The arrival of Costco in 2012 was a catalyst for business development. People outside Fort Lincoln became familiar with the neighborhood when it became a destination for shoppers from other areas of the city. But for those who have been involved in Fort Lincoln’s story from the start, Costco’s arrival and the subsequent retail boom has always been part of the master plan.
President Lyndon B. Johnson had hopes for Fort Lincoln to be a showcase for his Great Society programs — policy initiatives primarily aimed at abolishing inequality and establishing communities that would be racially and economically integrated. This “new town in town” as it became known, would be a mix of residential, retail and recreational opportunities.
In the wake of the riots that rocked the city in 1968, this plan became even more timely, and creating homes for the city’s vulnerable elderly citizens became a cornerstone of Fort Lincoln’s beginnings.
“Bringing in seniors and giving them a place to thrive was always part of the plan. Fort Lincoln now has the largest population of seniors living anywhere in the city,” says Bob King.
King served as a Fort Lincoln ANC Commissioner for 32 years and was involved in the neighborhood’s development after he moved there with his family in the 1970s. Fort Lincoln where there are several subsidized buildings and condos, remains committed to its senior citizens, although waiting lists can be years-long.
“We accommodate them and make sure they have the access they need. During elections we make sure they can get registered and bring a ballot box to each building, so the farthest they have to go to vote is down the elevator,” King says. “We partner with the local businesses for food donations during holidays.”
New businesses: Fort Lincoln has become an attractive spot for a diverse range of residents. Each year since Costco’s opening, new businesses have cropped up, including other big-box retailers such as Marshalls and Lowes and locally owned spots, such as Mecho’s Dominican Kitchen and Fort Lincoln Pharmacy.
In addition to the older residents, young families took advantage of the development boom — attracted by the commercial district and the comparatively affordable prices.
“When we started looking, we knew we wanted to be in D.C. but the cost of a home is so much more expensive than what we could afford coming from Florida,” says Kellie Bengtson, who moved to Fort Lincoln in 2015 with her husband and infant.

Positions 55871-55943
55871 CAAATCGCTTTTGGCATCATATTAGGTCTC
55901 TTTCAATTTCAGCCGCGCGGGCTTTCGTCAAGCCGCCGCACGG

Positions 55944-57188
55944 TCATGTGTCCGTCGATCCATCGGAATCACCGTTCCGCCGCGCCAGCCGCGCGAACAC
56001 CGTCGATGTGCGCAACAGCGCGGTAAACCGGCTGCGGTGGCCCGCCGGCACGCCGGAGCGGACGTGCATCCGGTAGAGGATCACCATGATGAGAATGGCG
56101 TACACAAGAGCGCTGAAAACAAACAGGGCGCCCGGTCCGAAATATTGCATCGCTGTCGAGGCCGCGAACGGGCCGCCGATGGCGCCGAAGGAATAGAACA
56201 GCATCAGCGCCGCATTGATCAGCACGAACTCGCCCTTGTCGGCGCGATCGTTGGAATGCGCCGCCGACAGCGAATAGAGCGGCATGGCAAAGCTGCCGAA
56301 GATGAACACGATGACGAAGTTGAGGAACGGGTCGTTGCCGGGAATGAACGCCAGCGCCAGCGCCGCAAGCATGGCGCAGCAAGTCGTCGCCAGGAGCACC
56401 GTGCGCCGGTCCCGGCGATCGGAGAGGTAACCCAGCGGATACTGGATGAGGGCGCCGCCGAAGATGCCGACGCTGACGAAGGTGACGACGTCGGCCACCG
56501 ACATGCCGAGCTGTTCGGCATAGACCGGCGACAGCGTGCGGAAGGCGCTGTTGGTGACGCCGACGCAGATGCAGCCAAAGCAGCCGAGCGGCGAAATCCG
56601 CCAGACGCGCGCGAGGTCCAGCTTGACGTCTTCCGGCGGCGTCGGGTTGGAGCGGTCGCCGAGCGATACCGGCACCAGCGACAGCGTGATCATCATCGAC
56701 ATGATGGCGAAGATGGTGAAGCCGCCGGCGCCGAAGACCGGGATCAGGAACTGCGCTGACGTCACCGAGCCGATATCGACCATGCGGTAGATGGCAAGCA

“I kept seeing these homes being built and at such an economical rate. When we came and saw it, we fell in love with the small-town-in-a-big-city feel plus there was a garage, a yard and several bedrooms.”
Not only were Fort Lincoln homes more affordable for their size compared with other areas (and remain so), but residents had the opportunity to have a say in homes that were being built. The Bengtsons were able to purchase their newly built three-bedroom, two-and a half-bathroom townhouse for around $450,000, while having input in the design touches.
Development in Fort Lincoln continues. One of the biggest projects is the construction of a new recreation center and an early childhood development center. The Theodore Hagans Cultural Center, which offers amenities such as a pottery room, an outdoor pool and tennis courts, will undergo renovations. Fort Lincoln Park provides green space, playgrounds, gazebos and picnic tables and will also go through modernization. In addition to this recreational and commercial expansion, further residential developments are in the planning stages.
Living there: Fort Lincoln is bounded by Bladensburg Road NE to the north, South Dakota Avenue NE to the west, New York Avenue NE to the south and the Maryland/D.C. border to the east. In the past six months, 23 homes have sold in Fort Lincoln, according to Keller Williams real estate agent Melissa Ebong. There are four homes on the market, ranging from a two-bedroom, one-bathroom condo for $389,900 to a four-bedroom, five-and a half-bathroom townhouse with designer touches and a private roof deck for $995,500.
Schools: Fort Lincoln’s Thurgood Marshall Elementary School was closed in 2013 because of underperformance. In-boundary options are Langdon Elementary, McKinley Middle and Dunbar High, although some Fort Lincoln parents choose to apply to lotteries at various schools around the city.
Transit: The Brookland/CUA Metro Station is 2.5 miles from Fort Lincoln and the Rhode Island Avenue/Brookland Metro Station is just under three miles away. Both are on the Red Line. Because there is no Metro stop in Fort Lincoln proper, many residents own cars or use ride-share services to reach other parts of the city.